Uran’s amazing journey from Colombia to pink jersey

Rigoberto Urán's path, from a small village west of Medellín to the Giro d'Italia's maglia rosa, is one of the most interesting in the sport

Photo: Tim De Waele

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BAROLO, Italy (VN) — Rigoberto Urán (Omega Pharma-Quick Step) made Giro d’Italia history Thursday to become the first Colombian to don the pink jersey of the race leader.

Urán surprised the Giro peloton in the 42km time trial to beat back overnight leader Cadel Evans (BMC Racing), winning the stage and wrestling away the maglia rosa.

The 27-year-old’s road to the top of the European peloton is one of the most interesting in the sport. Like many of his compatriots from the South American nation, Urán’s natural ability on the bike helped lift him out of poverty.

Urán is reticent to talk about his past, and when asked to during a press conference to talk about his family, he remained vague.

“I left my country many years ago. It’s high time to get a win like this,” Urán said Thursday. “I am only 27, but I’ve been pro nine years already, on many teams.”

Urán hails from Urrao, a village west of Medellín surrounded by 2,000-meter peaks. His father was a keen cyclist, and turned his young son onto the sport. Soon after, however, a paramilitary group gunned down Urán’s father when he was abducted during a ride in the nearby mountains, leaving Rigoberto fatherless at 14.

Urán began working in evenings selling lottery tickets to help support his mother and younger sister. “He took it really hard, poor thing,” said his mother, Aracely, in an interview. “I remember how brave he was. All three us agreed to keep moving forward, without forgetting their father.”

The tragedy couldn’t shake Urán’s growing love for cycling, and he would squeeze in cycling training rides between school and hustling up money by selling lottery tickets on the street.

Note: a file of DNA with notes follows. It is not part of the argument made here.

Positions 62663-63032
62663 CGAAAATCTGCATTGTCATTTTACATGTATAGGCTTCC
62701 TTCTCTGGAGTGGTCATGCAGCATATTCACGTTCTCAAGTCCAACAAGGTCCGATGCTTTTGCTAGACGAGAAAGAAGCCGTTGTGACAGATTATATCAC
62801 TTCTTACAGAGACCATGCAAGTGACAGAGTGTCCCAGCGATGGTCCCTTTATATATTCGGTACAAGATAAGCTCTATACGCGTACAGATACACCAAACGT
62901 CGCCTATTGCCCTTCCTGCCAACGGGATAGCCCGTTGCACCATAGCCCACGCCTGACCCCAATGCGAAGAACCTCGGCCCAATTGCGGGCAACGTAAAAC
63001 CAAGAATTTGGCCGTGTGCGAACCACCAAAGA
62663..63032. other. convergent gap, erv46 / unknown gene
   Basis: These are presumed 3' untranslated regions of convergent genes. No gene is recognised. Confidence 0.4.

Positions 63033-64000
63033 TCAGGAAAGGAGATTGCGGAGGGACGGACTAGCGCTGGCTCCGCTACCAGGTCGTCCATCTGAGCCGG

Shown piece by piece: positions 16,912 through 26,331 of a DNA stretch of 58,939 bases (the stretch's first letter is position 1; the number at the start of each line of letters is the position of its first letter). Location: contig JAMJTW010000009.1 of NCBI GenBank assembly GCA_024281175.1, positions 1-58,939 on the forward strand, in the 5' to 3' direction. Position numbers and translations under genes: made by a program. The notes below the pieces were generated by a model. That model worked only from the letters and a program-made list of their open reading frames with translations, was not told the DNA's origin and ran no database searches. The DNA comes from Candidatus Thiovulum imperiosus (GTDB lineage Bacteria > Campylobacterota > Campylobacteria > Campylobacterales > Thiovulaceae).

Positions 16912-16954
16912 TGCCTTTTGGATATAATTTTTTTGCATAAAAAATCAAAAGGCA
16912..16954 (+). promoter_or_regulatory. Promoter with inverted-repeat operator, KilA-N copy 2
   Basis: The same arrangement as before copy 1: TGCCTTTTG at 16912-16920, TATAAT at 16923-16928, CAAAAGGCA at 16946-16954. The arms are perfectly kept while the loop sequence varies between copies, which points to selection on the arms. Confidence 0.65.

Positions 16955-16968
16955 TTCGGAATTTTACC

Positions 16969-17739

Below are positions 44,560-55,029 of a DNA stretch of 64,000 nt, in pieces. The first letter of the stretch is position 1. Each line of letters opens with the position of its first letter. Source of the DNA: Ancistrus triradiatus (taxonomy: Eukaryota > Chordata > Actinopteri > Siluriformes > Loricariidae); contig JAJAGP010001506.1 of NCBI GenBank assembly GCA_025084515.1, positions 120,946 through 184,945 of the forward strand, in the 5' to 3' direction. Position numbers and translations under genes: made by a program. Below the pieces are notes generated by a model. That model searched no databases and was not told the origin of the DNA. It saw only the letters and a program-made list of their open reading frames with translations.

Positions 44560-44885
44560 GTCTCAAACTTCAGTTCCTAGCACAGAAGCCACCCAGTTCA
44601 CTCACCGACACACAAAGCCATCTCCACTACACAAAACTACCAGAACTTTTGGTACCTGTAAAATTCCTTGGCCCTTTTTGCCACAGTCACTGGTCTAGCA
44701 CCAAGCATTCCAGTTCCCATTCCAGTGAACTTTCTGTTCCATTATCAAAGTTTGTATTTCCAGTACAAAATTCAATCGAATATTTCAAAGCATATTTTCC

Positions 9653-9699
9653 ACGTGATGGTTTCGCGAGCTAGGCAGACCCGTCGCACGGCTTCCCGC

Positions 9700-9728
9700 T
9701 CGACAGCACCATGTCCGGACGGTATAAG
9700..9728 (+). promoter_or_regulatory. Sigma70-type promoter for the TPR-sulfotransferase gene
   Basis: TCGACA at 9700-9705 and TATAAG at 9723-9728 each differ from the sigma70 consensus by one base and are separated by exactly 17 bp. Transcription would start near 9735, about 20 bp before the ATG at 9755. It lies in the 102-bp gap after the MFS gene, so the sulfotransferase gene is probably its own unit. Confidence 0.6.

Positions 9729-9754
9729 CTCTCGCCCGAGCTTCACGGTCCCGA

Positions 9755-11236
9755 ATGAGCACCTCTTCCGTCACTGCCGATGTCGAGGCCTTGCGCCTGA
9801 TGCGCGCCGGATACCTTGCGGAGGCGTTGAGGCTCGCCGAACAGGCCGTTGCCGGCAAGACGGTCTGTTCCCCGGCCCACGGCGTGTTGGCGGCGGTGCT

Urán poured his grief into his pedals, and joined the local racing club called Orgullo Paisa. He quickly started posting results, both on the road and on the track, and contacts with older Colombians racing in Europe led him to his first pro contract at just 19 in 2006.

“I wanted to have my chance in Europe, to be able to become a professional and to help my family,” Urán told VeloNews in an earlier interview. “It was a big risk to turn professional early, but I had the opportunity, and I didn’t want it to slip away.”

Urán raced one season with Tenax, picking up Italian, which he uses with fluency during his press conferences  at the Giro. He moved to Unibet in 2007 before joining Caisse d’Epargne (now Movistar) in 2008, when he moved close to the team’s headquarters in Pamplona, Spain.

“Rigo” was the pioneer of a new generation of Colombians who are now at the elite of the European peloton. After nearly a decade in Europe, Urán serves as a big brother of sorts for younger riders who have come in his wake, including Nairo Quintana (Movistar) and Sergio Henao (Sky), who share an apartment owned by Urán in Pamplona.

“I am still young, only 27, but I feel like a veteran in many ways. I have been racing almost a decade,” Urán said. “Not much surprises me anymore here in Europe.”

He moved to Sky in 2011, and made headlines worldwide when he rode to the silver medal in the 2012 London Olympic Games, a result surrounded in controversy. Urán strongly denies he “sold” the gold medal to Alexander Vinokourov.

Urán finished second overall at last year’s Giro, even after spending the first half of the race riding in support of Sky leader Bradley Wiggins, who abandoned midway through the race.

Urán’s switch to Omega Pharma this year brings him outright leadership for grand tours. His victory at Barolo might come as a surprise for some, but he’s been working at it for a long time.

“I am so surprised to win the stage and have the pink jersey,” Urán said. “The hardest stages are still to come. Nothing’s won yet.”

In many ways, however, Thursday’s stage win, and race leadership, are already a major victory for this rider from Urrao.

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